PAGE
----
It is well understood by those of skilled in the art that the computer network can be provided in various configurations. Further while the instructions relating to the encryption key pairs, password and durational message instructions are described as being processed and stored by a single server, it is understood that multiple servers or other devices can be utilized to process and store the instructions. Further, while the system is described with relation to computer instructions in computer readable medium, it is well understood that other technologies such as firmware, flashed chips, EEPROM, or other similar technology, can be utilized to transmit, store and process such instructions. For example, in other configurations handhelds, wireless phones, PDA's and portables can be utilized to transmit, receive and process such instructions associated with messages. This is equally applicable to the description of the logic flow that follows.
Referring now to
Referring now to
If the server cannot discover the message's intended recipient or recipients as a member, message 32 is then sent to external server 12 since the recipient is not a member of the encryption system. External server 12 then writes a record to external message information database 36 which contains fields for such information as the message ID 38 a, an expiration date, if desired, for the message 38 c entered by the sender, and, the encryption key pairs 38 d created by the external server for encryption and decryption. The message is then encrypted by the external server based on the encryption key pairs. At this point, the message can be sent to ISP 24 a and out to the wide area network or Internet 26 informing the recipient that a message has been sent to them.
In one embodiment, when the encryption key pairs are created by the external server, they are used to encrypt the message. The encrypting pass-phrase received by the sender can be used to encrypt the encryption key pairs themselves. Then, the pass-phrase is discarded or deleted. Therefore, the key pairs can only be decrypted with the pass-phase use for encryption. When the recipient presents the decryption pass-phrase, this pass-phrase is used to decrypt the encryption key pair and if the results is a valid key pair, than the proper decryption pass-phrase was presented and the key pair is available to decrypt the message. By only storing an encrypted encryption key pair and specifically not storing unencrypted encryption key pair or encryption pass-phrase, no person authorized or otherwise can access the system and view the message without a proper decryption pass-phrase.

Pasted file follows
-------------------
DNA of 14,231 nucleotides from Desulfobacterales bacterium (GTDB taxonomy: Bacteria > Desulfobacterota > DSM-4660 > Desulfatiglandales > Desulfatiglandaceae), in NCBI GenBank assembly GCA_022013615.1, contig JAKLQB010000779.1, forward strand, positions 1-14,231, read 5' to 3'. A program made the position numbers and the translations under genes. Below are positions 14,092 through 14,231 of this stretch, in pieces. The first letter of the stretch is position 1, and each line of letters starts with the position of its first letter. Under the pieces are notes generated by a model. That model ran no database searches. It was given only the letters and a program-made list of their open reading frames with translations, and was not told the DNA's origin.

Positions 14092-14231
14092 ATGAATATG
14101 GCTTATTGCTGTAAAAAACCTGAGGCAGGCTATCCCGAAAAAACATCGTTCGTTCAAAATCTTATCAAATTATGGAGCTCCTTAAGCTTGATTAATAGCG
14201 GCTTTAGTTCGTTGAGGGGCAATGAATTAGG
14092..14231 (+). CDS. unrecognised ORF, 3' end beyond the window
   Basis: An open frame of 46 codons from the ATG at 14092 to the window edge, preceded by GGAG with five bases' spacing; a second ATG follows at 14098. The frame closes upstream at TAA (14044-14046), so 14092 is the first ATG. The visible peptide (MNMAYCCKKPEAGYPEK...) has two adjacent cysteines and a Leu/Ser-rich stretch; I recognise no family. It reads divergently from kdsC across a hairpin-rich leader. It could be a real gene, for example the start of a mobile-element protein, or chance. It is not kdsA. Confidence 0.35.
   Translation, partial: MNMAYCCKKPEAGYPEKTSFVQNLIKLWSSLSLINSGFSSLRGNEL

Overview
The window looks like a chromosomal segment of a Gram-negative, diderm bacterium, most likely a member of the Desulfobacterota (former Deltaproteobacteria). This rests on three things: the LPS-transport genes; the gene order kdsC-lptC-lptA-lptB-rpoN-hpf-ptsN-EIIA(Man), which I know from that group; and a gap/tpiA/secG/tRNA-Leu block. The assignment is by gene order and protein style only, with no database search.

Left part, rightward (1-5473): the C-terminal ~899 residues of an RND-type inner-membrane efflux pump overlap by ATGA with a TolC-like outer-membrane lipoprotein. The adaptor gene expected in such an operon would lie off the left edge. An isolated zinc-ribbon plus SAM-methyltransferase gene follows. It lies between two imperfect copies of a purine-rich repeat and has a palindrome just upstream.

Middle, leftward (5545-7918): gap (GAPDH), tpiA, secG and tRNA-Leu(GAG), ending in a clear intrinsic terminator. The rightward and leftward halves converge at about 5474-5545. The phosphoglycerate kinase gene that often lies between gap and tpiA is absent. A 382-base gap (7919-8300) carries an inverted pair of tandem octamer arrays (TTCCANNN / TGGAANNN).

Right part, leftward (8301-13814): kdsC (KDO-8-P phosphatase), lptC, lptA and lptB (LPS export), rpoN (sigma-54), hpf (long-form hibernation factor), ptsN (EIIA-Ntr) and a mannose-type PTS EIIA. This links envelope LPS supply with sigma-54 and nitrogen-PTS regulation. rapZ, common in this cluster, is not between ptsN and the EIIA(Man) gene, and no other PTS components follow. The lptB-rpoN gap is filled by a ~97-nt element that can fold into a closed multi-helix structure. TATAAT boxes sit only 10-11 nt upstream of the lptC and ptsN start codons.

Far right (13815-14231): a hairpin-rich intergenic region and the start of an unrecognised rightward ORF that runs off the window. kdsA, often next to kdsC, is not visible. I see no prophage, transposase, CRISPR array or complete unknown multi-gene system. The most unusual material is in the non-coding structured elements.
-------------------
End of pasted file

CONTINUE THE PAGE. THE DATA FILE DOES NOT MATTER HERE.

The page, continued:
The communications between the internal system A and the Internet is further illustrated in
Referring now to
The key pair is then encrypted using the encryption pass-phrase and encrypted key pair 136 (
Message notification form 48 is transmitted to recipient 20 a to inform the recipient that an encrypted message has been sent to the recipient from the sender and prompts the recipient for a decryption pass-phrase 146 (
Referring now to
If the recipient was not found in the member database at step 76, then the prompter 40 sends a prompt form to the sender requesting a pass-phrase associated with the message, delivery mode, and message lifetime in step 92. The sender completes this form which is then routed to the external server in step 94 thereby providing the external server with the encryption pass-phrase 38 b (
Referring now to
Referring now to
While a preferred embodiment of the invention has been described using specific terms, such description is for illustrative purposes only, and it is to be understood that changes and variations may be made without departing from the spirit or scope of the following claims.
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|U.S. Classification||713/171, 709/206, 380/281, 709/217, 380/282, 380/30, 713/150, 709/204, 713/180, 380/264|
|International Classification||H04L9/00, H04L9/08, H04L29/06|
|Cooperative Classification||H04L9/083, H04L63/061, H04L63/0428, H04L9/088|
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|May 30, 2006||AS||Assignment|
Owner name: TOVARIS, INC., VIRGINIA
Free format text: CHANGE OF NAME;ASSIGNOR:CHAINMAIL, INC.;REEL/FRAME:017703/0248
Effective date: 20001121
|Jun 1, 2006||AS||Assignment|
Owner name: GLOBALCERTS, LC, MASSACHUSETTS
Free format text: CHANGE OF NAME;ASSIGNOR:TOVARIS, INC.;REEL/FRAME:017709/0299
Effective date: 20031030
|Dec 29, 2009||FPAY||Fee payment|
Year of fee payment: 4
|Jan 24, 2014||FPAY||Fee payment|
Year of fee payment: 8